Telework and the Pandemic: Before, During, and After

Research Lead: Jean-Daniel Saphores

UC Campus(es): UC Irvine

Problem Statement: Driven by public health concerns and enabled by advances in communication technologies, the Covid-19 pandemic led to an unprecedented shift to telework (telecommuting), lifting the reluctance of many employers to give up direct supervisory control. When stay-at-home restrictions were in place, this contributed to drastic reductions in vehicle miles traveled (VMT) and energy use from household travel and a stark improvement in air quality in some previously heavily polluted areas of California. As the pandemic came to a close with the increasing rate of vaccinations, road congestion began to increase steadily. This raised questions like: what was the impact on commuting of the stay-at-home orders for Californians, to what extent is the shift to telework permanent, and what are the implications for VMT and the emissions of various criteria pollutants and greenhouse gases?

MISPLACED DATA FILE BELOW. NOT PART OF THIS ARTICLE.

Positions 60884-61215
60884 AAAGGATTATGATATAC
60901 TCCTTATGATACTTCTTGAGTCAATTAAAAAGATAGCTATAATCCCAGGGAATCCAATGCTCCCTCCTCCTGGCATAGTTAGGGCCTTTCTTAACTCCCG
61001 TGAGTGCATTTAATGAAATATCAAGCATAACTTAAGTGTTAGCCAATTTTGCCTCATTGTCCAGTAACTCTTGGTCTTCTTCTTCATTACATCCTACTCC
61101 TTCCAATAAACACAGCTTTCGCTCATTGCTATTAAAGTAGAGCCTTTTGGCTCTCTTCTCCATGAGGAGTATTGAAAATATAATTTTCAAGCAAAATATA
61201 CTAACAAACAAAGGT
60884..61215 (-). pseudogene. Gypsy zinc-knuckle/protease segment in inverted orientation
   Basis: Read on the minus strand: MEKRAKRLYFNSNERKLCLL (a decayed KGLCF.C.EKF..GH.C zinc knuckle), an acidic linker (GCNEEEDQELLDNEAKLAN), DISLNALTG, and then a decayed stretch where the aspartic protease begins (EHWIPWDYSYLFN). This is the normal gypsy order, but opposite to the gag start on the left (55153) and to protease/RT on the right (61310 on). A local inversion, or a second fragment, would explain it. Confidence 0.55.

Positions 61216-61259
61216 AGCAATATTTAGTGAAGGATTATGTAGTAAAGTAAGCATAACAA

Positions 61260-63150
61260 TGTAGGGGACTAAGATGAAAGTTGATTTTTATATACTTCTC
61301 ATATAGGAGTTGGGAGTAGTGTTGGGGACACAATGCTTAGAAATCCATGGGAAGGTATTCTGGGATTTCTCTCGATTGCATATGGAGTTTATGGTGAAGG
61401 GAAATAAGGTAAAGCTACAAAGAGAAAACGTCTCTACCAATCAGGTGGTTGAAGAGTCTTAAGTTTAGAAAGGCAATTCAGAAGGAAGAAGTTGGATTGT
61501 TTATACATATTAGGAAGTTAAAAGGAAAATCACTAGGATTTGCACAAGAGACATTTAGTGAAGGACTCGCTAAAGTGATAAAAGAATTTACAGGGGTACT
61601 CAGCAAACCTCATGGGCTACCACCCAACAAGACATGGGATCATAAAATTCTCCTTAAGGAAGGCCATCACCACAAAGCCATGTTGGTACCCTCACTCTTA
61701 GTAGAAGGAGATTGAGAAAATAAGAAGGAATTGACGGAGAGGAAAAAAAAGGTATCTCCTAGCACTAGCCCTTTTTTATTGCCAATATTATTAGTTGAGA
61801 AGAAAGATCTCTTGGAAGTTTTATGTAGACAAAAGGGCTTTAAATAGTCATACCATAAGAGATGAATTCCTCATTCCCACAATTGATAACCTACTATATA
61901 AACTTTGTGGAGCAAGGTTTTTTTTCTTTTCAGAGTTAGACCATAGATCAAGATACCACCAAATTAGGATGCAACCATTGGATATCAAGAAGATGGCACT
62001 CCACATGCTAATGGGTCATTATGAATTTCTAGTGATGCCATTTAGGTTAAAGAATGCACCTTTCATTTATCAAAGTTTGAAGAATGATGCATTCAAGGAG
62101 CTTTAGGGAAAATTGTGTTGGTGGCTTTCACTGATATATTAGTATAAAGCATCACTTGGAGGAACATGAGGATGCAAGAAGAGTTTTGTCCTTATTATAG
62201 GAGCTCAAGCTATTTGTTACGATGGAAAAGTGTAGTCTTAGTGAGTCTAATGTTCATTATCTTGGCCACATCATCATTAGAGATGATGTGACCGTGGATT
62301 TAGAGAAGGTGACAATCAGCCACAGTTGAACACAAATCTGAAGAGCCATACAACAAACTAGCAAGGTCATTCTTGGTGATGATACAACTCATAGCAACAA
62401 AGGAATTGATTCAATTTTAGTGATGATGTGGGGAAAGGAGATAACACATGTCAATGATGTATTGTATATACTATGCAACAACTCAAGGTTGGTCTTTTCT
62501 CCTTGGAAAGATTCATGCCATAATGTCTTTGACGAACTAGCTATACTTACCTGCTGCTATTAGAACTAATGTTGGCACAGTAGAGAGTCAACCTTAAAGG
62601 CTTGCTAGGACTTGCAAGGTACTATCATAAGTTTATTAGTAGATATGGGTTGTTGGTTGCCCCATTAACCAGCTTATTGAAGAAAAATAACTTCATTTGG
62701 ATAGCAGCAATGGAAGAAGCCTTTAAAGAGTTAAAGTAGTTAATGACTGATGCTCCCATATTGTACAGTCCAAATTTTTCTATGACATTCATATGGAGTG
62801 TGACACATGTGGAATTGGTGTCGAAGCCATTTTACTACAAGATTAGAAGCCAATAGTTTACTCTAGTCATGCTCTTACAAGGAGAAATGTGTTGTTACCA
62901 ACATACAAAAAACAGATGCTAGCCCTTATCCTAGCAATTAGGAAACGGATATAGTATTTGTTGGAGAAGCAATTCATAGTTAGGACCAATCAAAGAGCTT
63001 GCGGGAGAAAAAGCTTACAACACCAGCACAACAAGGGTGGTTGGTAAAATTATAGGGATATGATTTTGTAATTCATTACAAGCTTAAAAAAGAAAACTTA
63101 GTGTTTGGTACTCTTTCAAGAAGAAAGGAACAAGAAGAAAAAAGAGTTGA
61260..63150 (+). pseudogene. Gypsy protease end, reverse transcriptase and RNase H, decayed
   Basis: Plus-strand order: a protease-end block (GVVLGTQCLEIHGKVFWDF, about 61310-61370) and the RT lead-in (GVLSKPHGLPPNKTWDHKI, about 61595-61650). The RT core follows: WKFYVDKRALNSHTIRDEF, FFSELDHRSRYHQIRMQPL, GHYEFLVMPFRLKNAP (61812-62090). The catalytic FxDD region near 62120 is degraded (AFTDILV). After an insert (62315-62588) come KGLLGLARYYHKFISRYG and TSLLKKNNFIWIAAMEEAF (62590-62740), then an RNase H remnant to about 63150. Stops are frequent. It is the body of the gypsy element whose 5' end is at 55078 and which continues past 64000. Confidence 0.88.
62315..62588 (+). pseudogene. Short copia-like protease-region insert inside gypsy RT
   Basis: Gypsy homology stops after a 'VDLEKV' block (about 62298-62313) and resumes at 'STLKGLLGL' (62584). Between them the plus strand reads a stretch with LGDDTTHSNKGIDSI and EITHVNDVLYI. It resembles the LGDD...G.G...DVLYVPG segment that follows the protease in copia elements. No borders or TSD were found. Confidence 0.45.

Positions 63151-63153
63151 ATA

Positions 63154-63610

Project Description: To understand the extent to which telecommuting may increase because of the pandemic, this project will analyze a unique dataset on commuting and telework collected during a May-June 2021 random survey of Californians conducted by IPSOS, a multinational market research and consulting firm, on behalf ITS-Irvine. The researchers will quantify changes in VMT and in the resulting emissions of air pollutants and greenhouse gases. Quantifying recent changes in telecommuting is important to update sustainable community strategies and how much telecommuting can contribute to the state meeting its ambitious GHG reduction targets.

Status: In Progress

Budget: $76,966